TEHRAN: Iran on Wednesday said it had sent documents on its undeclared nuclear facilities to the UN atomic watchdog, bringing it a step closer to reviving its 2015 nuclear accord.

Iran has restricted some inspections by the Inter­national Atomic Energy Agency (IAEA), which had previously called on Tehran to resolve questions surrounding the previous presence of nuclear material at undeclared sites.

“We provided on March 20 the documents that we had to send to the IAEA,” said Mohammad Eslami, the head of the Atomic Energy Organisation of Iran.

He added at a news conference that “most likely, the agency’s representatives will come to Iran to review the responses and then prepare their final report”.

An agreement reached between Iran and the IAEA in March “seeks to resolve the issues regarding four sites”, Eslami said.

“The ambiguity over one of the locations has been resolved so far, and we are hopeful that (outstanding issues concerning) the other three sites will be closed” by June 21, he added.

On March 5, IAEA chief Rafael Grossi visited Iran and said the agency and Tehran had agreed on an approach for resolving issues crucial to reviving the country’s nuclear accord with world powers. Eslami’s remarks come as talks in Vienna to restore the 2015 deal, known formally as the Joint Comprehensive Plan of Action (JCPOA), have been on pause for nearly a month.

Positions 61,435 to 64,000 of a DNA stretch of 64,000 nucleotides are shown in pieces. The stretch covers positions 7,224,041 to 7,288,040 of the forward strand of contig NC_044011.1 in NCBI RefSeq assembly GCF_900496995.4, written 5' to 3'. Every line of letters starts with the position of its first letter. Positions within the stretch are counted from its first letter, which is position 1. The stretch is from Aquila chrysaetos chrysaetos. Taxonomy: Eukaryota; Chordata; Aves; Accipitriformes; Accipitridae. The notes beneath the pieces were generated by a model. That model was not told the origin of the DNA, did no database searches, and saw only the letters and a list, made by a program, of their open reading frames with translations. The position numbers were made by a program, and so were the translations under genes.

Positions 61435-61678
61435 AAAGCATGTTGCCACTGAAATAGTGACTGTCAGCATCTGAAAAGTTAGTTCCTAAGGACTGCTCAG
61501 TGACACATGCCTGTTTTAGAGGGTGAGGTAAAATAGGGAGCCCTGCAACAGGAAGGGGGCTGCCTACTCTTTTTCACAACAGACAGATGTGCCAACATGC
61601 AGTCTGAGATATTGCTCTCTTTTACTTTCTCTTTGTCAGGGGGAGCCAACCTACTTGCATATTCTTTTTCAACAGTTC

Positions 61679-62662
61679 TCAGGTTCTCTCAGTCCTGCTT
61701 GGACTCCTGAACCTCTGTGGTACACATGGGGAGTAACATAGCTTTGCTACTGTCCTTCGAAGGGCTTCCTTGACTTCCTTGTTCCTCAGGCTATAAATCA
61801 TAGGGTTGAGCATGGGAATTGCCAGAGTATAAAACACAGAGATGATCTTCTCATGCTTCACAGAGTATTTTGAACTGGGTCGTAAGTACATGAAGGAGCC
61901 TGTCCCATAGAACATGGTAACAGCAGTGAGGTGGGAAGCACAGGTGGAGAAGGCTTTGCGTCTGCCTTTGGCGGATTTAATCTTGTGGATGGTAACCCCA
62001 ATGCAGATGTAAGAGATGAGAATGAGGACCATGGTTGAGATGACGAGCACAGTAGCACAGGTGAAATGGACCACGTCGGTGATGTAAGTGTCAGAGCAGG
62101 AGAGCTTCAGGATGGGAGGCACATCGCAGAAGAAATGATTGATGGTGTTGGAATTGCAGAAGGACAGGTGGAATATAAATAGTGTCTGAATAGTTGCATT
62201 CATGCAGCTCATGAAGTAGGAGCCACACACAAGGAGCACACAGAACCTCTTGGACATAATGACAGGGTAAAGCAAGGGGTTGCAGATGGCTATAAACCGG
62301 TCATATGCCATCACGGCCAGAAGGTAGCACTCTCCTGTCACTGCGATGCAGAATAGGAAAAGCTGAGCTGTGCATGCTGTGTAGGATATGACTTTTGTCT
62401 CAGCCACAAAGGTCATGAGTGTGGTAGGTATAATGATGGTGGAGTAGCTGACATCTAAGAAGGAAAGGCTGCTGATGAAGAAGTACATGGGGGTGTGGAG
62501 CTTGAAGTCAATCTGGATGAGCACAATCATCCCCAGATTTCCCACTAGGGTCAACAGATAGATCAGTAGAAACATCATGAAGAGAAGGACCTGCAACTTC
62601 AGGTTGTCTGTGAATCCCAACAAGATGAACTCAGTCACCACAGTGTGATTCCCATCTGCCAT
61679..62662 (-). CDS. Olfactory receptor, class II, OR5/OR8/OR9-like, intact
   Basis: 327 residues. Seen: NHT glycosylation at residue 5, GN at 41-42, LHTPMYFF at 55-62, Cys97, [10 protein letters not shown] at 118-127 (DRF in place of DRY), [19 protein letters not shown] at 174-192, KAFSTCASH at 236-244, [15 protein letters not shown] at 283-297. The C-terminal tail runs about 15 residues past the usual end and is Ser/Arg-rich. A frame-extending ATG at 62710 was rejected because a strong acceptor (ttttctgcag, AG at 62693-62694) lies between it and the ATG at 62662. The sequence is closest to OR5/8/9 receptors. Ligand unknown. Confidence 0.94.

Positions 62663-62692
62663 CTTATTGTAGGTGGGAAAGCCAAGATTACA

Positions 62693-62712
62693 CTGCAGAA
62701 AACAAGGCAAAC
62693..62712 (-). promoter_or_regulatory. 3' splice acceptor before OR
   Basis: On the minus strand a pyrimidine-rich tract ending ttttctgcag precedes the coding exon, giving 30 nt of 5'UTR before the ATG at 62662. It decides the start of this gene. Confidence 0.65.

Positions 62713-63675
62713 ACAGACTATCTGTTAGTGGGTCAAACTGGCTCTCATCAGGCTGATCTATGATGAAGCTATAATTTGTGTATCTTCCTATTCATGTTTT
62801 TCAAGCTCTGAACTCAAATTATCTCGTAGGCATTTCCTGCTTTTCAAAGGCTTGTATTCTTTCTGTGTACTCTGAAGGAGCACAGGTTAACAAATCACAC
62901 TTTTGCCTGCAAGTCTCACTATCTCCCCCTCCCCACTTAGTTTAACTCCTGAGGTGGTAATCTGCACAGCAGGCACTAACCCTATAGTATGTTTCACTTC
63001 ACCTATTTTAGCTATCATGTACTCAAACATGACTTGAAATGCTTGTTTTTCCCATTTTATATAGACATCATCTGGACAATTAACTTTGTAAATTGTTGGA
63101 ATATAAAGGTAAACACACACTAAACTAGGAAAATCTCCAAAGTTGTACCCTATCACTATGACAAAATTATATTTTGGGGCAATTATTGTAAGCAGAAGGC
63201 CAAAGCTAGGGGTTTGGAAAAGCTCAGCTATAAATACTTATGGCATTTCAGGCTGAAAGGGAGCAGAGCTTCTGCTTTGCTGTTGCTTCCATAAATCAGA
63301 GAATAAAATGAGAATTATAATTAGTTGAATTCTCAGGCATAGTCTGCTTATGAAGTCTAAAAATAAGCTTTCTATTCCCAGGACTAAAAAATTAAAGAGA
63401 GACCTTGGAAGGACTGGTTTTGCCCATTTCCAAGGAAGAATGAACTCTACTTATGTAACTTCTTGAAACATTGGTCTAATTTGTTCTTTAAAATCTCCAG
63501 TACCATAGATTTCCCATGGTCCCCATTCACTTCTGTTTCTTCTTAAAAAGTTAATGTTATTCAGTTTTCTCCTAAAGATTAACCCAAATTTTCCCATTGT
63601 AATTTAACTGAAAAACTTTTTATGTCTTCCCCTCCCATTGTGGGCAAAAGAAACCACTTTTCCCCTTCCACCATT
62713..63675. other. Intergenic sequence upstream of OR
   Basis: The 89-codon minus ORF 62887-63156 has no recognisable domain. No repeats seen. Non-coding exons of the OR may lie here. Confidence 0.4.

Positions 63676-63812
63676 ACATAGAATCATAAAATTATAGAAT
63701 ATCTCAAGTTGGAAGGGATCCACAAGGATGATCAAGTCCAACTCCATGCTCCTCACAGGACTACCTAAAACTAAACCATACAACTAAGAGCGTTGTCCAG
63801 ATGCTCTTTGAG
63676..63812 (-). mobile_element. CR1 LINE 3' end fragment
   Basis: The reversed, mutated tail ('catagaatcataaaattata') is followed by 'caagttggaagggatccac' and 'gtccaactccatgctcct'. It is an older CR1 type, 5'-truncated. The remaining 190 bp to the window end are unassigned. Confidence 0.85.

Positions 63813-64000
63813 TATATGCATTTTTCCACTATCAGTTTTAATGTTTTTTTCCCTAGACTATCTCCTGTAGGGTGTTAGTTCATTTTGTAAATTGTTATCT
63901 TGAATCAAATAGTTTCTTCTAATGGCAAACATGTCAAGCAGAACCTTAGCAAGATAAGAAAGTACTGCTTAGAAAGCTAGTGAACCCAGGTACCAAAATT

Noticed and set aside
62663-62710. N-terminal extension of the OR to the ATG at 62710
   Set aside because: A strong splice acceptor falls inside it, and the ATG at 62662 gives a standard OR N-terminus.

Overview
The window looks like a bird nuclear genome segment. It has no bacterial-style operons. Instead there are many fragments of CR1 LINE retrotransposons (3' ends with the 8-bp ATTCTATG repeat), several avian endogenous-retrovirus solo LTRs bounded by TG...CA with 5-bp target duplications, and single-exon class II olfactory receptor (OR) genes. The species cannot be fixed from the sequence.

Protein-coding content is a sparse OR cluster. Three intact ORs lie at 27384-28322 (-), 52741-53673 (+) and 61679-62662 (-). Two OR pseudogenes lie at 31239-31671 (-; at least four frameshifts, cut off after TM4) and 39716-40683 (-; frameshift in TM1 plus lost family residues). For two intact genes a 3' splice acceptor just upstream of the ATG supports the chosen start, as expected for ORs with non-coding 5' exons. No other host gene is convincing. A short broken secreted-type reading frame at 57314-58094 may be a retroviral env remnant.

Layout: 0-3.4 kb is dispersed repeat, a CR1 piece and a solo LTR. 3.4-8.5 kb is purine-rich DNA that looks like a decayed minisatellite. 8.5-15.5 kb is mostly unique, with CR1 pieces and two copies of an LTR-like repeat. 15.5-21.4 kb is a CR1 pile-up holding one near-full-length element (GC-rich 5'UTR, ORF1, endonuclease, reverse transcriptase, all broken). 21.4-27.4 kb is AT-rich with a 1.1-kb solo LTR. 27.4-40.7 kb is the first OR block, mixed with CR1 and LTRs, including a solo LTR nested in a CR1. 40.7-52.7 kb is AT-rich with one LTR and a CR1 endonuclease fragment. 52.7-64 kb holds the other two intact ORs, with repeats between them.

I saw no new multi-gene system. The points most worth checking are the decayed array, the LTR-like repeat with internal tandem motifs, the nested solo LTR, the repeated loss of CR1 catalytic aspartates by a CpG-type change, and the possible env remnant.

The deal gave Iran sanctions relief in exchange for curbs on its nuclear programme to guarantee that Tehran could not develop a nuclear weapon — something it has always denied wanting to do.

But the US unilaterally withdrew from the accord in 2018 and re-imposed biting economic sanctions, prompting Iran to begin rolling back on its own commitments the following year.

The negotiations that started about a year ago involve Iran as well as France, Germany, Britain, Russia and China directly, and the United States indirectly.

But talks were halted on March 11 after Russia demanded guarantees that Western sanctions imposed following its invasion of Ukraine would not damage its trade with Iran.

Days later, Moscow said it had received the necessary guarantees, but the impasse has continued as Tehran and Washington have traded accusations over the causes of the delay.

Published in Dawn, April 7th, 2022

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